We expected this version of the TRIM-18 to show an interpretable factor structure, sufficient internal consistency of the subscales (Cronbach’s alpha’s >.70, cf. Nunnally, 1978), and a sensical pattern of correlations with related constructs, such as dispositional hostility and vengeance, accomplished forgiveness and vengeance, and social desirability response bias (i.e., the tendency to give overly positive self-descriptions). While any significant association of the TRIM with social desirability might be considered to contribute to measurement bias, the TRIM’s relationship with dispositional vengeance and hostility, as well as accomplished forgiveness, would reflect meaningful relationships within the nomological forgiveness network (e.g., Forster et al., 2019; McCullough et al., 2006). With regard to this construct validational pattern, we expect that unforgiving motivations (i.e. high revenge and avoidance, and low benevolence) relate negatively with accomplished forgiveness and with social desirability response bias, whereas positive associations with accomplished revenge, dispositional anger and dispositional vengeance are expected (e.g., McCullough et al., 2006). We expect stable findings across gender and educational level, and between adolescents from the general community and individuals who have been sentenced for committing a violent offense. Stability of findings will bolster the generalizability and construct validity of this TRIM.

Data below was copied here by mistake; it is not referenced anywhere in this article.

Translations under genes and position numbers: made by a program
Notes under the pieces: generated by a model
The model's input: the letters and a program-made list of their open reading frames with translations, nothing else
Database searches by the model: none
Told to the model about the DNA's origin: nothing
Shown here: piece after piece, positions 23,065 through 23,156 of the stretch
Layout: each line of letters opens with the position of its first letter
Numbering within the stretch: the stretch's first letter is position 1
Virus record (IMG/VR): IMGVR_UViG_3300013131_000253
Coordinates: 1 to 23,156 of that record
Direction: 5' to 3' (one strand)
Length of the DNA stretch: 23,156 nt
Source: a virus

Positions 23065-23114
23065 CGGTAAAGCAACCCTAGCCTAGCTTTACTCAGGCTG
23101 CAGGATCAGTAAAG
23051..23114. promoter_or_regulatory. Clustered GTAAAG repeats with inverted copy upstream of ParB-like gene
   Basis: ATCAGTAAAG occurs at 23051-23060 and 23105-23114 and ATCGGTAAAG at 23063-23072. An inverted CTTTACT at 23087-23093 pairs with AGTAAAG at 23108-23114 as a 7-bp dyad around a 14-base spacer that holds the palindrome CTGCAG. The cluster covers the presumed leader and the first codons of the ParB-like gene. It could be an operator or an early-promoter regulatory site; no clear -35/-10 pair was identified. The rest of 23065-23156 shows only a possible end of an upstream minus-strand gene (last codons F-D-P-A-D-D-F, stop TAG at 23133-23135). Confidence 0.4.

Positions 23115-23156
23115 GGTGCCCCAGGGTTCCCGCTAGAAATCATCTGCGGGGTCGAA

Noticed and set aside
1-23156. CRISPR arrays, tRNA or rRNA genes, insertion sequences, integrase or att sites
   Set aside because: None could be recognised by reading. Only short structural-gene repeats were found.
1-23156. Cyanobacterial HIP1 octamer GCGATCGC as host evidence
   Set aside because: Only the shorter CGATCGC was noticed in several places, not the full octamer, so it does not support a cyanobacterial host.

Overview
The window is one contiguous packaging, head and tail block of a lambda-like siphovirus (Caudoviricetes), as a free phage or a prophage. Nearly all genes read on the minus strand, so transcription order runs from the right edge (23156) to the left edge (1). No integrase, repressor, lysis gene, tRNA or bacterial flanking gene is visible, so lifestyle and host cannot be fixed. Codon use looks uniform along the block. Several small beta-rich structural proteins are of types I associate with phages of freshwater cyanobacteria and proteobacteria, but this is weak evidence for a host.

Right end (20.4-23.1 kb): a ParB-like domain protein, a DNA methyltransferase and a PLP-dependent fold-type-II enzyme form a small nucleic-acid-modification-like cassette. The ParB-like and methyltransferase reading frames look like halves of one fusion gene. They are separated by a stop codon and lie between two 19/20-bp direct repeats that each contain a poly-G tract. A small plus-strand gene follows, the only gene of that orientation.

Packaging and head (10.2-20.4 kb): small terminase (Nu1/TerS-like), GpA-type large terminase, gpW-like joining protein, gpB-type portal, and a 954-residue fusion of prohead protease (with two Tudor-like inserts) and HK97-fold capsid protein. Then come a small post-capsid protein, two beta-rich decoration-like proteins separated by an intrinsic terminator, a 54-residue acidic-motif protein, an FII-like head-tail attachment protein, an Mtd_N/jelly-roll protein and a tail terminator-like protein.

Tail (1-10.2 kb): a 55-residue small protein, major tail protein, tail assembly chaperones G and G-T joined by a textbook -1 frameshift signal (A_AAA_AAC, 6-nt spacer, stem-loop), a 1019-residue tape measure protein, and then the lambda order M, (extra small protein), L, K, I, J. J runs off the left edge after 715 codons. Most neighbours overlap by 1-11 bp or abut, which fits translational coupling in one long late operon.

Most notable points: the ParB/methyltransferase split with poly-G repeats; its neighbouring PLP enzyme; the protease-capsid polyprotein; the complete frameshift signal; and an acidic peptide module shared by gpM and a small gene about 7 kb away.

Method

Participants and Procedure

Data was collected in three educational settings, and two forensic settings.

Educational Settings

The dataset collected in the educational settings (also included in Gerlsma & Lugtmeyer, 2018) was provided by students from three different educational levels that together provide a fair representation of the educational range offered in our country. Participants were 188 secondary school students (106 female, 75 male, 7 missing; mean age = 17.2 years, SD = 1.5), 163 students in secondary vocational education (68 female, 94 male, 1 missing; mean age = 18.1 years, SD = 1.9), and 104 undergraduate psychology students (80 female, 24 male; mean age = 19.4 years, SD = 1.5). The undergraduate psychology students received credits for a course and the students in secondary vocational education and secondary school received a small treat for their enrollment.